How Martin Luther King, Jr., Changed American Christianity
Play • 50 min

And what MLK’s uniquely Black theology can teach us about the relationship between faith and politics in 2021.

Rev. Dr. Yolanda Pierce, dean of the Howard University School of Divinity and author of the forthcoming book “In My Grandmother's House: Black Women, Faith, and the Stories We Inherit,” walks Kai through the history of the Black Church and Dr. King’s place in its evolution. And Rev. Dr. Jacqui Lewis, senior minister of Middle Collegiate Church, explains how her own ministry -- centered on love and inspired by King’s message -- attempts to build a new and diverse progressive movement. Her new podcast, Love.Period, debuts on Valentine’s Day. 

A special thanks to the New York City Municipal Archives and WNYC’s archivist Andy Lanset for audio recordings of Dr. King.

COMPANION LISTENING:

In Jesus’s Name...We Legislate” (6/13/17)

A court battle over LGBTQ rights in Mississippi reveals the segregationist history of the religious right’s effort to avoid anti-discrimination laws.

Dissent, Dissent, Dissent” (9/20/20)

We reflect on the life of Ruth Bader Ginsburg, including her political roots in a progressive, Jewish tradition. 

“The United States of Anxiety” airs live on Sunday evenings at 6pm ET. The podcast episodes are lightly edited from our live broadcasts. To catch all the action, tune into the show on Sunday nights via the stream on WNYC.org/anxiety or tell your smart speakers to play WNYC.

The Experiment
The Experiment
The Atlantic, WNYC Studios
The Sisterhood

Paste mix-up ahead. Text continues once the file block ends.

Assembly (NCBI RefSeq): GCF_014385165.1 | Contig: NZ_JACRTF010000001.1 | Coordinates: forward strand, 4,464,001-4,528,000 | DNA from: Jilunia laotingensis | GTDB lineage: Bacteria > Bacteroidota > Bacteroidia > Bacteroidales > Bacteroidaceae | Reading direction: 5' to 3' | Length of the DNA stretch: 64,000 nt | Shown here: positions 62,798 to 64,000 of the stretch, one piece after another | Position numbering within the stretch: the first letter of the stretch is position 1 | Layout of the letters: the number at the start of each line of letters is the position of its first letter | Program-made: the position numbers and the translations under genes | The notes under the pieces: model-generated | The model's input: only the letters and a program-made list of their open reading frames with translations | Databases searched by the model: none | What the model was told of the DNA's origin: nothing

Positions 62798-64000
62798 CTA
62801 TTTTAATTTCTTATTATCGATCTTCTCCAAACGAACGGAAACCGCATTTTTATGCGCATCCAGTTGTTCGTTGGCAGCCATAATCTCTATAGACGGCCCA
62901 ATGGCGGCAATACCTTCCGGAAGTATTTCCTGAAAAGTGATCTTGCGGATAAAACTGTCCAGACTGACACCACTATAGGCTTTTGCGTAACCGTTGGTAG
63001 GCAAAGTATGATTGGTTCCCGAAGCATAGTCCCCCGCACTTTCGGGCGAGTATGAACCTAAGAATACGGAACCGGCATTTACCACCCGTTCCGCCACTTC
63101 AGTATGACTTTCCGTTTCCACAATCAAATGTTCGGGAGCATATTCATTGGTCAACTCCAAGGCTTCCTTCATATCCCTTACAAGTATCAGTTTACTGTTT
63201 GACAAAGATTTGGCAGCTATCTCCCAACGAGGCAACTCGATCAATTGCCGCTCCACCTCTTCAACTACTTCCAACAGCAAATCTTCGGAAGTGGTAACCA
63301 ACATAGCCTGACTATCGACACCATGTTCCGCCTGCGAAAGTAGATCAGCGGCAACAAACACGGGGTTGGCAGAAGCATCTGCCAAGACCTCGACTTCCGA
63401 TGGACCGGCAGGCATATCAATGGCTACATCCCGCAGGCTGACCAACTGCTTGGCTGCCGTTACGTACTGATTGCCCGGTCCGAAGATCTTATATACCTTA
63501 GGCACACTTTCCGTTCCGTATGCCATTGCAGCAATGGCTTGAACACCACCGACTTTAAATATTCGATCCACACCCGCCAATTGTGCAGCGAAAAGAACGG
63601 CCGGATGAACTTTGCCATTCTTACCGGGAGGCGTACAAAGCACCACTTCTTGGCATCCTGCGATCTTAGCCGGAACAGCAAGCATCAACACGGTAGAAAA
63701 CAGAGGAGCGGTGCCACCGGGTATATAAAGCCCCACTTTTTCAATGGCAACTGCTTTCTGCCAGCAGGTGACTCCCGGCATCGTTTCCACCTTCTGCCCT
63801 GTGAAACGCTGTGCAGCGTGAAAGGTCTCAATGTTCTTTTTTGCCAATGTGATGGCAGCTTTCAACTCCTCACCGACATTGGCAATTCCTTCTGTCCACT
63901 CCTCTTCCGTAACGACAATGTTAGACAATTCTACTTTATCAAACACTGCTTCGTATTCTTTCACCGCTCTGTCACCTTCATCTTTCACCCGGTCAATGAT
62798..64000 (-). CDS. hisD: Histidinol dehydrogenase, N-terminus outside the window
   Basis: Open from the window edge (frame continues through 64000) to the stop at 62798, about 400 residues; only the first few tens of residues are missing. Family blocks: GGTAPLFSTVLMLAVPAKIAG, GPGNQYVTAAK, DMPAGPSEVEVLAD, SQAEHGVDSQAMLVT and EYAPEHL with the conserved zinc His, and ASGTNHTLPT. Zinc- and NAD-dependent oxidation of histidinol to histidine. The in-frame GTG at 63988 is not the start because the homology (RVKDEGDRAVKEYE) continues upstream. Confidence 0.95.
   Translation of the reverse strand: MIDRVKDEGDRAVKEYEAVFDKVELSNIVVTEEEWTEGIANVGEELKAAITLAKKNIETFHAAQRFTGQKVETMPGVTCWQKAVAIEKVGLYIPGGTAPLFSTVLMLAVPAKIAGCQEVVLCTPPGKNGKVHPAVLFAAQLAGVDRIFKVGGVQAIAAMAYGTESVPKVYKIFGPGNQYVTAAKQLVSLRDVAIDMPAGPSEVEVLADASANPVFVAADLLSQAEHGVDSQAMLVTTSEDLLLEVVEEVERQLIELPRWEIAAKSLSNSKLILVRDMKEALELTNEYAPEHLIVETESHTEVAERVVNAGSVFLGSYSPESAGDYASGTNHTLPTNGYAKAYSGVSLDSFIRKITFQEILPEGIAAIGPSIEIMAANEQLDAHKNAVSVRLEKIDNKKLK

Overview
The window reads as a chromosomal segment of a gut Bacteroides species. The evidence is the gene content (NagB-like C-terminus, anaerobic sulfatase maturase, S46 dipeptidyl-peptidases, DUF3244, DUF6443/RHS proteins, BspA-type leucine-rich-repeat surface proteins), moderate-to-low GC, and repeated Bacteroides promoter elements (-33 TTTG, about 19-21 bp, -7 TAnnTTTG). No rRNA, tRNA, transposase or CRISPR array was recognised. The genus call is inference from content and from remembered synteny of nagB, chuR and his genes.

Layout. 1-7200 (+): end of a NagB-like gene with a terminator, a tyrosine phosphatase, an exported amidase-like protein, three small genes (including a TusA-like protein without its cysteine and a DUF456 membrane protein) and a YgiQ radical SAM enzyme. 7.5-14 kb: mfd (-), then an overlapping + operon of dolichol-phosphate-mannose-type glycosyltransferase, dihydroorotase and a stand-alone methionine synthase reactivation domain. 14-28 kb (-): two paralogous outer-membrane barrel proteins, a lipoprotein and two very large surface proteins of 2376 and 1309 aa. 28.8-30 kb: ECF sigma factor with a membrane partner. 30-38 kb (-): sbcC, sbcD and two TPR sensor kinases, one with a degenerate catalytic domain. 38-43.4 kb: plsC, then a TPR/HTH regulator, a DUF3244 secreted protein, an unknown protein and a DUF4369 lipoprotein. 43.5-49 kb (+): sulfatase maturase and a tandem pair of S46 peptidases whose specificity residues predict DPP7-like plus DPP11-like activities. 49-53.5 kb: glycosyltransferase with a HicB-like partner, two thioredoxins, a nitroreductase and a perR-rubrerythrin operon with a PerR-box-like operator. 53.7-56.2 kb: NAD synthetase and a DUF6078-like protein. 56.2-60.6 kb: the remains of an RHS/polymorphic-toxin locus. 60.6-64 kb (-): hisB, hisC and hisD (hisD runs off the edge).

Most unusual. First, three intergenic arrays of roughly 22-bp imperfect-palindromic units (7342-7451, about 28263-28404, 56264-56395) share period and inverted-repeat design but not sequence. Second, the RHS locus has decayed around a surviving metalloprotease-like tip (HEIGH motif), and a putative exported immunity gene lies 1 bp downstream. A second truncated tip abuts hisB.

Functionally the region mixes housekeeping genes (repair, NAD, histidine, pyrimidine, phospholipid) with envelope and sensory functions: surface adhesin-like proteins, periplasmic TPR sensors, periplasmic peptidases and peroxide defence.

At the start of the pandemic, Jollene Levid and her mother, Nora, found themselves glued to Los Angeles Mayor Eric Garcetti’s nightly press conferences. In a press conference late last March, Garcetti announced a new milestone: the first health-care worker in Los Angeles County to die of the disease. “When I heard him say that, I realized that he was talking about Auntie Rosary,” Jollene Levid says, speaking about Rosary Castro-Olega, a 63-year-old nurse who came out of retirement to work in hospitals strained by the pandemic. Castro-Olega’s death helped inspire an online memorial called Kanlungan, which honors the lives of health-care workers of Filipino descent. This week on The Experiment, the story of why so many people—many of them women, many of them nurses—have left the Philippines to work in the American health-care system, and why they have been so disproportionately affected by the coronavirus pandemic. Be part of The Experiment. Use the hashtag #TheExperimentPodcast, or write to us at theexperiment@theatlantic.com. Listen and subscribe: Apple Podcasts | Spotify | Stitcher | Google Podcasts This episode was reported and produced by Tracie Hunte and Gabrielle Berbey, with editing by Julia Longoria and Katherine Wells. Fact-check by William Brennan and Stephanie Hayes. Sound design by David Herman. Music by Keyboard (“Small Island,” “My Atelier,” “Mu,” and “Ojima”), water feature (“a paradise,” “richard iii (duke of gloucester)”), Laurie Bird (“Detail Wash”), naran ratan (“Forevertime Journeys”), r mccarthy (“Home/Home”), and Parish Council (“New Apt.”) provided by Tasty Morsels. Additional music by APM (“Macho Theme”). Additional audio from C-SPAN, the Associated Press, and ABS-CBN News.
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